"Because of the radicalness of Jesus’ crucifixion and subsequent resurrection, Paul’s subsequent use of the Old Testament became solely Christ-centered, resulting in a theology developed by means of re-reading the Old Testament through the lens of Jesus."

"Such theological constructs included the clear use of Adam as an archetype representing original humanity (Rom 5:14) and Jesus as an antitype."

"in writing to the churches in Corinth and Rome, Paul was not arguing for Adam’s strict historicity, for there was no competing anthropological paradigm."

"Neither was Paul arguing to establish the reality of sin and death, for both were (and are) demonstrable givens." 

"Rather, Paul was arguing for the necessity of Jesus Christ as a remedy for humanity’s enslavement to sin. Paul was arguing that Jesus’ indisputable defeat of death gives us hope that our “eternal life” will continue beyond the grave!"

joten missä Adam?

Ei historiallinen
"I no longer believe that Adam and Eve as described in Genesis 2-3 actually existed. Just as I don’t believe certain elements of “biblical” cosmology actually exist (e.g., the firmament of Gen 1:6-8)"

"I believe a well-reasoned case can be made using both science and biblical hermeneutics that “biblical” anthropology is also inaccurate from a modern, scientific perspective."

"That being said, I still embrace the concept of an “historical” Adam."  

"From a modern anthropological perspective, points in the evolutionary development of the human species parallel the biblical Adam and Eve’s: our species, at one point, was “innocent,” eventually evolved the ability to make moral decisions, but nevertheless rebelled against God’s Moral Law."

"from an archetypal perspective, the biblical Adam and Eve represent the human condition: their story is our story. I am Adam; you are Eve"

Synnin todellisuus
"We are born “innocent” (yet possessing the innate capacity for selfish behavior), we mature into an ability to make moral decisions, but we nevertheless rebel against God’s moral law. Whether one accepts the theological doctrine of Original Sin or (as I prefer) the scientific doctrine of Original Selfishness, the outcome remains identical: We are sinners in need of God."

Jeesusta tarvitaan
"Regardless of sin’s exact origin—whether via rebellion in the Garden of Eden or rebellion against God’s Moral Law as a species during humanity’s evolutionary development—I recognize that sin is still quite real. Its presence in the human species is universal. Its presence is observable and repeatable."

"And our individual and collective sin still requires a remedy: the historical Jesus of Nazareth."

Näin siis Mike Beidler.

*God and Nature is a publication of the American Scientific Affiliation (ASA), an international network of Christians in the sciences. Beidler kirjoittaa myös BioLogos sivulla

6 kommenttia:

  1. Tuossa lauseessa "I no longer believe that Adam and Eve as described in Genesis 2-3 actually existed" on tärkeä kohta tuo "as described". Alkutekstissä se on harvennettu - ymmärrän sen tarkoittavan juuri sitä mikä muutenkin selviää artikkelissa, että Beidler ei usko syntiinlankeemuskertomuksen 'näyttämöön' ym. kirjaimellisesti, vaan näkee sen tosiasioiden kuvaamisena myyttisen aineksen avulla kuten myös C.S. Lewis:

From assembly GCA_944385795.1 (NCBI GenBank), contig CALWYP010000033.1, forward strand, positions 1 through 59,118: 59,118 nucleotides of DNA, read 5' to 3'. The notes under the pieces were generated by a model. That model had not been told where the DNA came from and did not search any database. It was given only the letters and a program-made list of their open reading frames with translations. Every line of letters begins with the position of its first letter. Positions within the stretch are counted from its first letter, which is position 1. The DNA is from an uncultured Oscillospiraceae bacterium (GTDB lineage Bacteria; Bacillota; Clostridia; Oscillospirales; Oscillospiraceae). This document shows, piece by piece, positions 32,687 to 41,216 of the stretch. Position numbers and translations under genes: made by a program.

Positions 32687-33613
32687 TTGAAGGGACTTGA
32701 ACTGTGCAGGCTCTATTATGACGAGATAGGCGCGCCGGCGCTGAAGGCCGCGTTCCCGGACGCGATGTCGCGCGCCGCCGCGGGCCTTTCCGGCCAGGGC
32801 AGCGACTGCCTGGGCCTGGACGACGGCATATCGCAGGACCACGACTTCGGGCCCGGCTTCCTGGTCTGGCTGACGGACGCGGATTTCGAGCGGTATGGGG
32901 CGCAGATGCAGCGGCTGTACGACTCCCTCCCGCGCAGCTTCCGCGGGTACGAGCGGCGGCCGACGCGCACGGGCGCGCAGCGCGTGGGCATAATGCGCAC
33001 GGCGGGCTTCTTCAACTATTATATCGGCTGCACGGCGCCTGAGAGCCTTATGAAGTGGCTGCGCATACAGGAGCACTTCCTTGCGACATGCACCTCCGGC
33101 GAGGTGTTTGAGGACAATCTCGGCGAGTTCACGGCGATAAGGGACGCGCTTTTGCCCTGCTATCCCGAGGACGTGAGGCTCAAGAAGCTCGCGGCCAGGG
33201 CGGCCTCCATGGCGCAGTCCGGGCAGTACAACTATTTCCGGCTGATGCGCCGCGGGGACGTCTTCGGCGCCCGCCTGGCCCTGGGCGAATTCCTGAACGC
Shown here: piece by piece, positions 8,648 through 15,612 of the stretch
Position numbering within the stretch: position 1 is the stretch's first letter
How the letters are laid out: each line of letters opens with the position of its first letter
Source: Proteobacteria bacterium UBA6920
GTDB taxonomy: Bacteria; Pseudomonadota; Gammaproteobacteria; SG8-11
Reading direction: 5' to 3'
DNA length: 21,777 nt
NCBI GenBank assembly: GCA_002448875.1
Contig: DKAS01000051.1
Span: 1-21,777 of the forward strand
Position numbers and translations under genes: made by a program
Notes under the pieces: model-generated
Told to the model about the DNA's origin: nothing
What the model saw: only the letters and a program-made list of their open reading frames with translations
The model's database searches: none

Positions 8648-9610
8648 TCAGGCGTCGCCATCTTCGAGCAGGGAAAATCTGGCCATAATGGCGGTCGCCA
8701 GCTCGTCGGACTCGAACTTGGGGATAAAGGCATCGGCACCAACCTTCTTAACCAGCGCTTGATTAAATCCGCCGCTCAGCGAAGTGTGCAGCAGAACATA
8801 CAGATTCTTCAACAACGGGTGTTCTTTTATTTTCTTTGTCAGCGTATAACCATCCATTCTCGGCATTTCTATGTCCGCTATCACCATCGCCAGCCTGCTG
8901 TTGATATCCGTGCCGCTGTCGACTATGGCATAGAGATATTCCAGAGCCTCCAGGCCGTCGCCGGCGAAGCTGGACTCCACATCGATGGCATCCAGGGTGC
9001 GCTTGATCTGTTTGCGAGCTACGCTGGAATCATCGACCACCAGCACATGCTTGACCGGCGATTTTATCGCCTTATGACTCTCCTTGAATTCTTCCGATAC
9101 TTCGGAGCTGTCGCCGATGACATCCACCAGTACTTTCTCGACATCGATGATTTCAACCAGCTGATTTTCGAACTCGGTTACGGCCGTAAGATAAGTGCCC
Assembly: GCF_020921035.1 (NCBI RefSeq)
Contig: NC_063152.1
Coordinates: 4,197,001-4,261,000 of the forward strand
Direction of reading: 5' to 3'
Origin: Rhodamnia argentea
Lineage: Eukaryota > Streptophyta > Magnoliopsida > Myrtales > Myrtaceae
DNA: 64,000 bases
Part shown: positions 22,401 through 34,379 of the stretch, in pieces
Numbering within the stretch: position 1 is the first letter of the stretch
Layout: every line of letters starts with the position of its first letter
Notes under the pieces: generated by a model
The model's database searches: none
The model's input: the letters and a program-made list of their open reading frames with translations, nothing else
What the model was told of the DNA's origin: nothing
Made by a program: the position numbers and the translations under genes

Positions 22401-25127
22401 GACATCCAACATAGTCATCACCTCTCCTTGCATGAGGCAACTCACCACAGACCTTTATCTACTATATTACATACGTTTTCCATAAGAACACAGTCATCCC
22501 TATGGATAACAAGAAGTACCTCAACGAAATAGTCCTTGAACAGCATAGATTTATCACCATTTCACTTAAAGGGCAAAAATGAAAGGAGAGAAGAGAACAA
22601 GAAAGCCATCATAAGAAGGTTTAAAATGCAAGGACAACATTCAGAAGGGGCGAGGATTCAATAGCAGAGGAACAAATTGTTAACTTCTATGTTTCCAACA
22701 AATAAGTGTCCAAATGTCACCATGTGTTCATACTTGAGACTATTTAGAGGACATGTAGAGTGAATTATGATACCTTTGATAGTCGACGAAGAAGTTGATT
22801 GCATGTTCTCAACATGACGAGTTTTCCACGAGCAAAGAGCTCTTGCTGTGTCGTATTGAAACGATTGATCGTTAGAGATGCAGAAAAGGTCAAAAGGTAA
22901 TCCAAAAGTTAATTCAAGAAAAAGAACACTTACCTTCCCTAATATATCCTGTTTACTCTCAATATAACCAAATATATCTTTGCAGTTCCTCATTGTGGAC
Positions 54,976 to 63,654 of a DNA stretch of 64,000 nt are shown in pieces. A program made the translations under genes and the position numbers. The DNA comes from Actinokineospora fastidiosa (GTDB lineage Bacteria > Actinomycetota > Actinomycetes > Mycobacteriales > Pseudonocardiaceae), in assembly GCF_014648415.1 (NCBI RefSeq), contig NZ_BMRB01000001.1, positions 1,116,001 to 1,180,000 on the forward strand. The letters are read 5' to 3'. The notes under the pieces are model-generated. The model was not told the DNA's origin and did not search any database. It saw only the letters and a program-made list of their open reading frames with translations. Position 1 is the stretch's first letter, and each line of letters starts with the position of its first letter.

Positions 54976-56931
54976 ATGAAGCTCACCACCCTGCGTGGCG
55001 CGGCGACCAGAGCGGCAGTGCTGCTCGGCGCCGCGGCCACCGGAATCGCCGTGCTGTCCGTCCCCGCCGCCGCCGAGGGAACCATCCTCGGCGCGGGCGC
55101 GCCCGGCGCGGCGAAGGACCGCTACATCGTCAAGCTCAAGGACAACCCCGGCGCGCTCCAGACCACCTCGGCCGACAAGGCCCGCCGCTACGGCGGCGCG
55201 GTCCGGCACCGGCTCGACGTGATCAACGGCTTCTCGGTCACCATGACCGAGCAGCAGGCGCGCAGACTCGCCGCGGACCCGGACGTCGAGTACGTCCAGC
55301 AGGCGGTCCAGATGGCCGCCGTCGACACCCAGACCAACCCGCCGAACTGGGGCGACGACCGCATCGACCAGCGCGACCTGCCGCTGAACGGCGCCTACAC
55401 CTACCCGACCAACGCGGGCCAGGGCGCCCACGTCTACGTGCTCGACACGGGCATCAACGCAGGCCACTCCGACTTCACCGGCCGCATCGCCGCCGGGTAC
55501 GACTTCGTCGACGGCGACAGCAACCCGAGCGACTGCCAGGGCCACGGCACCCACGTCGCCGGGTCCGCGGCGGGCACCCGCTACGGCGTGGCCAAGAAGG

2. Niinpä niin, jos sanoisin tuon edellä kuvatun ääneen Suomessa omana kantanani, saisin lopullisen tuomion kaikkien uskonkohtien kieltäjänä ja täydellisen epäluotettavana Raamatun selittäjänä. Niinpä yritän epätoivoisesti pitää kiinni Adamista ja Eevasta historiallisina henkilöinä ja samanaikaisesti pidän selviönä, että biologisesti olemme osa pitkää polveutumisketjua.

  3. Ehkä hyvä kerrata tässä yhteydessä: Denis Alexander esittelee siinä kirjassaan 'Creation or Evolution, do we have to choose' erilaisia näkemyksiä tähän kysymykseen, ja hänen suosikkinsa tuntuu olevan 'model C':

    According to model C, God in His Grace chose a couple of neolithic farmers in the near East, or maybe a community of farmers, to whom He chose to reveal himself in a special way, calling them into fellowship with himself.... Adam and Eve, in this view, were real people, living in a particular historical era and geographical location, chosen by God to be representatives of his new humanity on earth, not by virtue of anything that they had done but simply by God's grace...

    Lopuksi vaihtoehtoja vertaillessaan Denis Alexander sanoi: 'I do not know if model C is correct. But for myself I am happy to use it as a working model, and if a better mode comes along I will readily discard C an adopt the new one...'

  4. Thanks, Hannu, this is my model as well - before a better one comes along...

  5. It's been a pleasure to read this discussion about my article! :)

    1. I read your article again, and still like it. Robin Collins has interesting articles also, maybe you have read?

      We have been quiet here for some time, partly because the starter of this blog, Mikko Louhivuori, died last autumn.
      Mikko was a Finn, like us others, but lived in Israel. He has english blogs too.

      These are difficult questions, even painful. Who and where was the first human being? And how he differed from his parents :-) I think there has to be 'the first human being' anyway, a being who will stand before God one day ...

      Hannu Tiihonen